Here’s the finished stuffed spleen, ready for the oven. You can fuss a little more with molding it into as nice a shape as possible, then transfer it to a rimmed baking sheet or pan lined with parchment paper. Press gently on the spleen to flatten it slightly and ensure that the filling has spread throughout the cavity.
Roast the Stuffed Spleen
Preheat your oven to 400° F (200° C). Place the spleen in the oven and roast, uncovered, for about 45 minutes to 1 hour, or until the stuffed spleen no longer releases juices.
Part way through roasting, if there are no fat renderings in the pan, you can poke the spleen with a skewer in to help release them. And, if you feel it’s necessary, a little bit of water can also be added to the pan just as would do for other types of roasts.
The photos here show the stuffed spleen about halfway done, after it had begun to color. Some fat renderings are visible in the pan; they were released naturally due to the suet in the filling.
The Roast Spleen is Done
The stuffed spleen will shrink a bit as it roasts to a lovely dark color. For even browning, you may need to rotate the pan. You can test if it’s done by pressing on it (it will have firmed up) and by poking it with a skewer to be sure that only a little clear juice, if any at all, is released.
Remove the roast from the oven and allow it to cool a bit a before serving.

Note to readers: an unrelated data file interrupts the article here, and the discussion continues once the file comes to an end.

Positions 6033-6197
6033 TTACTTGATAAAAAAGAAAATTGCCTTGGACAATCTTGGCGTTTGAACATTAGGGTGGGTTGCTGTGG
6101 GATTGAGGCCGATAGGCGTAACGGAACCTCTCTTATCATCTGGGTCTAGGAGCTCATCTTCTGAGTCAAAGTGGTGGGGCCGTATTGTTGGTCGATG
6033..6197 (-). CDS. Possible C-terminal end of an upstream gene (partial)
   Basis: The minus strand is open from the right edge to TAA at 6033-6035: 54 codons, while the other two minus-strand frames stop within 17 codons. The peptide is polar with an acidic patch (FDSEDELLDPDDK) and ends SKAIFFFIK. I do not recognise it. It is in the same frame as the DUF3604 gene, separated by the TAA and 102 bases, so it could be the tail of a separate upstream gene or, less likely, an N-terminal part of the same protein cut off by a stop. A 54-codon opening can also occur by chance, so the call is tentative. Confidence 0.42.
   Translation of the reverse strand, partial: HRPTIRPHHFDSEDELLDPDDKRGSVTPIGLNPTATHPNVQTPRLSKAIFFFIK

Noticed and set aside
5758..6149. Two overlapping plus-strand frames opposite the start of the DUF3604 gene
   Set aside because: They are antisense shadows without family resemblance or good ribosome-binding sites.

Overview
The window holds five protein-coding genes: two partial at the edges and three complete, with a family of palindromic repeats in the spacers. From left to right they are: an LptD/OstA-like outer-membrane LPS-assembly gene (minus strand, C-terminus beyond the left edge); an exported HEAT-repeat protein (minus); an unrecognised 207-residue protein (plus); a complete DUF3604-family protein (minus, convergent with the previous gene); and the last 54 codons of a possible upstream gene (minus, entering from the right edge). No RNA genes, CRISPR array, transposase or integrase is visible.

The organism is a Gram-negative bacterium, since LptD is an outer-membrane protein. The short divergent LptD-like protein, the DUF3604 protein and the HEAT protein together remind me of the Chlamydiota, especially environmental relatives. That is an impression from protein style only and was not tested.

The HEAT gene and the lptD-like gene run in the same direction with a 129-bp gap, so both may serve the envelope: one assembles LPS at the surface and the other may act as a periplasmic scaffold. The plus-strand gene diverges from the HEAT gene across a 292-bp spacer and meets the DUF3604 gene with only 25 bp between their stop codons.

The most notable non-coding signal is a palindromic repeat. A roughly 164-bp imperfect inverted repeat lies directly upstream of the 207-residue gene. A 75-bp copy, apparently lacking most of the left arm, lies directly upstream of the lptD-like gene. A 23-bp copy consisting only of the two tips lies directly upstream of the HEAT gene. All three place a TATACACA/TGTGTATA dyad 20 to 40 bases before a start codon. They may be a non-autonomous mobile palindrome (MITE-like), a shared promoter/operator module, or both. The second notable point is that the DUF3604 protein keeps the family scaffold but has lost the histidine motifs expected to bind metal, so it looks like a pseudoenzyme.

Serve the Stuffed Spleen
Stuffed spleen is served in slices. If you’re not feeding a crowd, you’ll probably find that you have a generous quantity left over. The stuffed spleen can be wrapped in aluminum foil and reheated in the oven, or individual slices can be heated in a skillet or over charcoal in a grill basket.
Here I have a section of the cooked stuffed spleen ready to wrap to take home with me. Once chilled, I sliced it before freezing. I then took single servings as desired for reheating.
The fully cooked stuffed spleen will keep several days in the fridge or for two months in the freezer.
Ready to try making it? See our Moroccan Stuffed Spleen Recipe for a full list of ingredients and instructions.
Christine Benlafquih is Founding Editor at Taste of Maroc and owner of Taste of Casablanca, a food tour and culinary activity business in Casablanca. A long time resident of Morocco, she’s written extensively about Moroccan cuisine and culture. She was the Moroccan Food Expert for The Spruce Eats (formerly About.com) from 2008 to 2016.